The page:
cover image THE TALE OF URSO BRUNOV: Little Father of All Bears

THE TALE OF URSO BRUNOV: Little Father of All Bears

Brian Jacques, Linda Goldberg, , illus. by Alexi Natchev. . Philomel, $16.99 (40pp) ISBN 978-0-399-23762-1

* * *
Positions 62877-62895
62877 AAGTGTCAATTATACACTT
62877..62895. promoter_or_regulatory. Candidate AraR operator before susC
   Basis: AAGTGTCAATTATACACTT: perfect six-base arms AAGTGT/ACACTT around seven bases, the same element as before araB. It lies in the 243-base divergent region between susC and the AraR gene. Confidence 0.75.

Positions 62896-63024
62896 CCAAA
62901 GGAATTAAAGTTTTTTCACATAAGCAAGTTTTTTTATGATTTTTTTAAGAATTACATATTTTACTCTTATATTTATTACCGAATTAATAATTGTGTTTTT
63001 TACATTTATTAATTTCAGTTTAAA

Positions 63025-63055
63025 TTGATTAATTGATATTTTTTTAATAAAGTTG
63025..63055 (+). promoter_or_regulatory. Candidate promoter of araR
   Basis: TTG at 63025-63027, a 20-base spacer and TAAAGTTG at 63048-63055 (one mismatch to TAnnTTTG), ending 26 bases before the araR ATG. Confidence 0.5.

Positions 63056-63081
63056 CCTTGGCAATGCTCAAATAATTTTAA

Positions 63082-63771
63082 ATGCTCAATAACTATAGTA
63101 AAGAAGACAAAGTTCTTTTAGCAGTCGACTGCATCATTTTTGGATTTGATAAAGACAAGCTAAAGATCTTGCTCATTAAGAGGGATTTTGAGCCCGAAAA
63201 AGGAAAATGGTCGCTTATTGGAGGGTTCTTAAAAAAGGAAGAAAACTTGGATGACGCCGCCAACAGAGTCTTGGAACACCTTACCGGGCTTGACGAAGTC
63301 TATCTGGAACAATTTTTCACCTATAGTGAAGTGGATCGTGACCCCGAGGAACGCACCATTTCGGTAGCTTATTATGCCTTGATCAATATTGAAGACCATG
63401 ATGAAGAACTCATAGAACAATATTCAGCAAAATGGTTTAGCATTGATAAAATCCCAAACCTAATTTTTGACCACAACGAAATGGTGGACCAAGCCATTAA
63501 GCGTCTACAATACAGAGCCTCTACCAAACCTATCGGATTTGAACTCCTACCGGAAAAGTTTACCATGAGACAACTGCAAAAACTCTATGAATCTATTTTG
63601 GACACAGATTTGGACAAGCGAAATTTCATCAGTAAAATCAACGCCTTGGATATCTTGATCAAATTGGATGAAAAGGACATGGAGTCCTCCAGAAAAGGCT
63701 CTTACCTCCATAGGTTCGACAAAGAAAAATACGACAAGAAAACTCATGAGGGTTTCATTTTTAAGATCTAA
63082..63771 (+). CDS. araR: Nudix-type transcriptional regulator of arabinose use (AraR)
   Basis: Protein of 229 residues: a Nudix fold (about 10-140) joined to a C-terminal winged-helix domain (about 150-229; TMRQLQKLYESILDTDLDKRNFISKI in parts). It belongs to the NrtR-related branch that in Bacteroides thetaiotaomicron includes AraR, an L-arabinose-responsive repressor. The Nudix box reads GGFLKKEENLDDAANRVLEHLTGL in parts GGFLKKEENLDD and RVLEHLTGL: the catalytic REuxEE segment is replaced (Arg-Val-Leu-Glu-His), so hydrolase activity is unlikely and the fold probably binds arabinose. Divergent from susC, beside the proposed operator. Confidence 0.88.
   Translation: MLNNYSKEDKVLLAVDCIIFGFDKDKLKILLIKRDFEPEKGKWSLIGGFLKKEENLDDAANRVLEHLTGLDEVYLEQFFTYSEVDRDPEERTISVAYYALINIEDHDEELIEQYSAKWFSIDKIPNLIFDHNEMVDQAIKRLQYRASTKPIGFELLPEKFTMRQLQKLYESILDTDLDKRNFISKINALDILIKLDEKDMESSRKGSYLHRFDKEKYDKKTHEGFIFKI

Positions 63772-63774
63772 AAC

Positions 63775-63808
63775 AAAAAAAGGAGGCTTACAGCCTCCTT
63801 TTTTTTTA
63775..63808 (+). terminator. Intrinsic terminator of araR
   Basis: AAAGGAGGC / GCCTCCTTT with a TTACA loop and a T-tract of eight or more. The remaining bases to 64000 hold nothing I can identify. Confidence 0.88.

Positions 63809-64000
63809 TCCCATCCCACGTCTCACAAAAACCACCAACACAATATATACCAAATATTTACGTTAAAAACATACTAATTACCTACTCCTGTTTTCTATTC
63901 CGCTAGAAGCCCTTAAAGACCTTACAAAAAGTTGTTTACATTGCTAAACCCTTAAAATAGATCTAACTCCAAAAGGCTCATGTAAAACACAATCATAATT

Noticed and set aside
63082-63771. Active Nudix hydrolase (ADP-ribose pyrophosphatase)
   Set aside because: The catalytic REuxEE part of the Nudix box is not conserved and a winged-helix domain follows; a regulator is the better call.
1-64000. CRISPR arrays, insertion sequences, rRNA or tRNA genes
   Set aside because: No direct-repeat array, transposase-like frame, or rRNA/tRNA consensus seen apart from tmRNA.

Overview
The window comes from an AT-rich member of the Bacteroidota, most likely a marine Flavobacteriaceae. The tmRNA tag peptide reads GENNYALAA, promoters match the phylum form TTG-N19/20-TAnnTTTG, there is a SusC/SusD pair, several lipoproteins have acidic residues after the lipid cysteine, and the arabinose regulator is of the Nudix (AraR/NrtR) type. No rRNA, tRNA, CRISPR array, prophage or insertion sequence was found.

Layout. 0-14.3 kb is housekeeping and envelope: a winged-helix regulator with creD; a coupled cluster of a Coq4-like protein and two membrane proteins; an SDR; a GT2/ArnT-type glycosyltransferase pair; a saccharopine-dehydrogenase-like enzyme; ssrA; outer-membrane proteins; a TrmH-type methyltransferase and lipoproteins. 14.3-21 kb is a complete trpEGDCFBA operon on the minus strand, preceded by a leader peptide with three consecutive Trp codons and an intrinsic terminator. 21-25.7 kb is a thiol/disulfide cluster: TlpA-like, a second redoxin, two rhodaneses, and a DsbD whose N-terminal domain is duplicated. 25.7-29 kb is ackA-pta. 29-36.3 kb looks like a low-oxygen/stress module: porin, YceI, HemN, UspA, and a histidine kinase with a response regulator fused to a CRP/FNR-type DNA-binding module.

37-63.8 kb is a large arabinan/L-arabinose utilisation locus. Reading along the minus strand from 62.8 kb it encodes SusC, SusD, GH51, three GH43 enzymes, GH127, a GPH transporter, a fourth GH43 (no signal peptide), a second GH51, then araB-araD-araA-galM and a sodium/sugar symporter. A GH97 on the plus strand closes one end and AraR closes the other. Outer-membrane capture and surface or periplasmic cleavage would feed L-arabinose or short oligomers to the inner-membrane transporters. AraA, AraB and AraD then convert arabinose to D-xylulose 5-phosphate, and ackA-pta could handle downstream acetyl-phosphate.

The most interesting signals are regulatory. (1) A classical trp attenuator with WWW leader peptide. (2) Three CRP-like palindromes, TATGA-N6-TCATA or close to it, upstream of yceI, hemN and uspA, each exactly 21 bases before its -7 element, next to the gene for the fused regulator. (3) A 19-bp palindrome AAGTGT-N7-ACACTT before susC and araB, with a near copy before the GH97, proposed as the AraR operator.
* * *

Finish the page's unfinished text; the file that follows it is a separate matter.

Despite the lengthiness of his text, Jacques delivers just the swashbuckling adventure that fans of his Redwall novels might expect. His mighty, thumb-size bear hero, Urso Brunov, crosses mountains and deserts, defeats a despot and rescues the similarly diminutive compatriots he has traveled miles to find. Dressed like a Cossack, Urso sets out to bring back four errant bears from his tribe. "I will find them," he declares, and adds, with appealing braggadocio, "Believe me, for I am Urso Brunov!" From conversations with animals, the moon and the wind, Urso Brunov learns that his bears may have been taken by men, to the Lord of All Sands in "the place of the Lightning Flash and Two Cartwheels"—a legend that turns out to describe the three letters "Z-O-O." There the fez-wearing, pot-bellied Lord of All Sands holds the captured animals at his pleasure, but Urso confronts the evildoer in his dining hall, ties "special moustache knots" that restrain the villain, and an especially triumphant wordless spread shows the liberated animals. Deft characterization and many humorous asides add to the celebratory mood. In dynamic single- and double-page spreads, Natchev's (The Hobyahs ) watercolors revel in playing with scale as well as texture. Almost tactile renderings of snow-covered trees, brittle leaves, wrinkled pachyderm skin and shining brass enhance the story's immediacy. Ages 4-8. (Sept.)